an apology to hope
Hope has not been my favorite friend over the years. I am apt to wonder if Hope is a liar. There are two mugs in my cupboard that bear the name Hope. The mugs were gifts that spanned years, and the friends who gave them came from two very different circles. However, they both shared that they associated me and Hope. How is it that we are hitched together when I often do not like Hope?
Hope is waiting for something good to happen. Hope is trusting something better will bloom. Hope is believing in the yet-to-come, for hope that is seen is no hope at all.
One of the reasons my relationship with Hope is strained is because it can be exhausting. I became weary of loving people when it seemed pointless. It also feels embarrassing to keep believing the best when ugly behaviors permeate life. I sipped from a Hope mug a few times a week.
It kept me from becoming overly cynical.
Andy and I affectionately describe our parenting experience as a black-diamond run. A black-diamond run is a ski term and signifies the steepest runs that have many hazards. We’ve navigated narrow runs and ridiculous perils and have faced many battles that have been accentuated from adopting older children.
It’s been heart-wrenching.
In order to ski a black-diamond run, one must be confident and throw caution to the wind. The same has been true for our parenting journey. We’ve had to let go and believe that love would be enough. We’ve had to keep showing up with love and hope that one day they would be whole.
A few weeks ago our oldest daughter became a marine. We were there for family day and graduation. After not seeing her for months, we were excited to be there for this milestone. We weren’t sure what to expect. She was angry when she left. She was pushing away when she left. She slung some stinging words when she left.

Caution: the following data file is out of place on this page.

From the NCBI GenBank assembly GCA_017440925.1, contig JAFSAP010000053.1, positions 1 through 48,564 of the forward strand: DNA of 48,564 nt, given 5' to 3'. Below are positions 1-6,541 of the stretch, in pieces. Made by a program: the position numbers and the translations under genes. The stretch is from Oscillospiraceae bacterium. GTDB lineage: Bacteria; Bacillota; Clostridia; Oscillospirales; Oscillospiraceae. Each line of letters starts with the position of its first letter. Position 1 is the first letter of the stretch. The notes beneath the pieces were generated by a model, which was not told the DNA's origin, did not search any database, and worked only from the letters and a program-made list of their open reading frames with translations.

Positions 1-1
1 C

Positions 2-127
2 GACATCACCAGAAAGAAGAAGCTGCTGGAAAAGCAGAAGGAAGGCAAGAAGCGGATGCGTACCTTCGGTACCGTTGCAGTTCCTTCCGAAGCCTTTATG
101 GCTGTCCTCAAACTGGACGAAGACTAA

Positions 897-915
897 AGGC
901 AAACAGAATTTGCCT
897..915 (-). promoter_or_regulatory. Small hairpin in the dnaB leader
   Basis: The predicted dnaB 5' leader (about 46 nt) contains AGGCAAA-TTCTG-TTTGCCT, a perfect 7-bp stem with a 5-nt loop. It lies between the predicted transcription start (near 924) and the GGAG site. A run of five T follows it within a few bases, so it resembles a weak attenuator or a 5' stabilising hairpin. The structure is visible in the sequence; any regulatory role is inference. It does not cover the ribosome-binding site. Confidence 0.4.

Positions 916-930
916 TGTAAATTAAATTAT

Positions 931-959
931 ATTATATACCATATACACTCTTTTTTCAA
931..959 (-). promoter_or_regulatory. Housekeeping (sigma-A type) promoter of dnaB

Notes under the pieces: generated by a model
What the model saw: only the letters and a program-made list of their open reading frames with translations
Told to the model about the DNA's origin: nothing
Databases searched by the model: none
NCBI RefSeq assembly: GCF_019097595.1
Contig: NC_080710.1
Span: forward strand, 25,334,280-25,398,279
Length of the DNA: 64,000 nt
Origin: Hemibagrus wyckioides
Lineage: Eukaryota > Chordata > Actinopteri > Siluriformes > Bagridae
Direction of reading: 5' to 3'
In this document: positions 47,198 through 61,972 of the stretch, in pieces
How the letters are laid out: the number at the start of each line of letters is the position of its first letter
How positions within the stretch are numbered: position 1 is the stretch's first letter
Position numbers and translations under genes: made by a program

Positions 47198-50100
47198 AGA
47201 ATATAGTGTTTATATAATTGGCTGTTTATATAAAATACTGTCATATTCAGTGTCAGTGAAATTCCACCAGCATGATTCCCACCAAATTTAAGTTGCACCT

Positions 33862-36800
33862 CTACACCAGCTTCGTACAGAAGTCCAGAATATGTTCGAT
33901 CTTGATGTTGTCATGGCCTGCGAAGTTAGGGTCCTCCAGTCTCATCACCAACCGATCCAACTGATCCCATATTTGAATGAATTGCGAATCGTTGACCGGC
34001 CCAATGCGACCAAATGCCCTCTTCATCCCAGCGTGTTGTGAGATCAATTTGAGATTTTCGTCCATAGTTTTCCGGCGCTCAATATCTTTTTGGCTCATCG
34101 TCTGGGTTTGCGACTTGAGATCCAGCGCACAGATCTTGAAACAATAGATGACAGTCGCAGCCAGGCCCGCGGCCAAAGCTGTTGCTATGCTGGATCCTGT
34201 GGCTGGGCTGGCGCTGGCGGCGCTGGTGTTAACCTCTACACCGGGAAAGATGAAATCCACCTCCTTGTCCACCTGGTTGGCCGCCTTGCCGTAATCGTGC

I said to Andy, “Even if she’s still angry, even if she ignores us, even if she spews unkindness, I’m still glad that we are showing up.”
“Let’s hope for the best,” he said.
On family day, she was standing with her platoon and needed to wait until we went to her. Because of my broken ankle, I wasn’t able to go to her. I waited at our seats.
She hugged Andy and asked, “Where’s Mom?” Andy watched her move through the throngs of people and when she saw me she ran. She grabbed me in a tight hug and leaned wholly into me.
My dad snapped a picture of her hugging me. It may be one of my favorite pictures of all time.
She held on tight and said, “I’m glad you’re here. I missed you. I’m sorry. I love you, Mom.”
In that moment, Hope reigned. Every hardship, every angry word, every senseless rebellion was wiped clean. The words of the Old Testament prophet, Ezekiel, whispered in my heart:
I will give you a new heart, and a new spirit will I put within you. I will remove the heart of stone from your flesh and give you a heart of flesh. And I will put my Spirit within you. [Ezekiel 36:26-27]
Hannah’s heart of stone was gone.
After years of the tug-of-war that comes with attachment disorder, it can be hard to believe that healing has happened, that a child has become a wholehearted adult. Sometimes it feels like a dream. I keep sipping from my Hope mugs because they still keep me from becoming cynical.
I owe Hope an apology.
The healing that I wanted to happen in a blink of an eye took years. The healing that I prayed to happen in childhood took a little longer. The healing that I longed to happen so she could be whole turned full circle and allowed for her to be in a healthy relationship as a forever family.
Not only did Hope allow for healing to happen, but she opened the doors for more. I look at this photo, and I know Hannah is confident and whole. She is able to love back. And she’s glad I kept showing up.
I am so grateful Hope never wavered.
And now these three remain: faith, hope, and love. But the greatest of these is love. (1 Corinthians 13:13)
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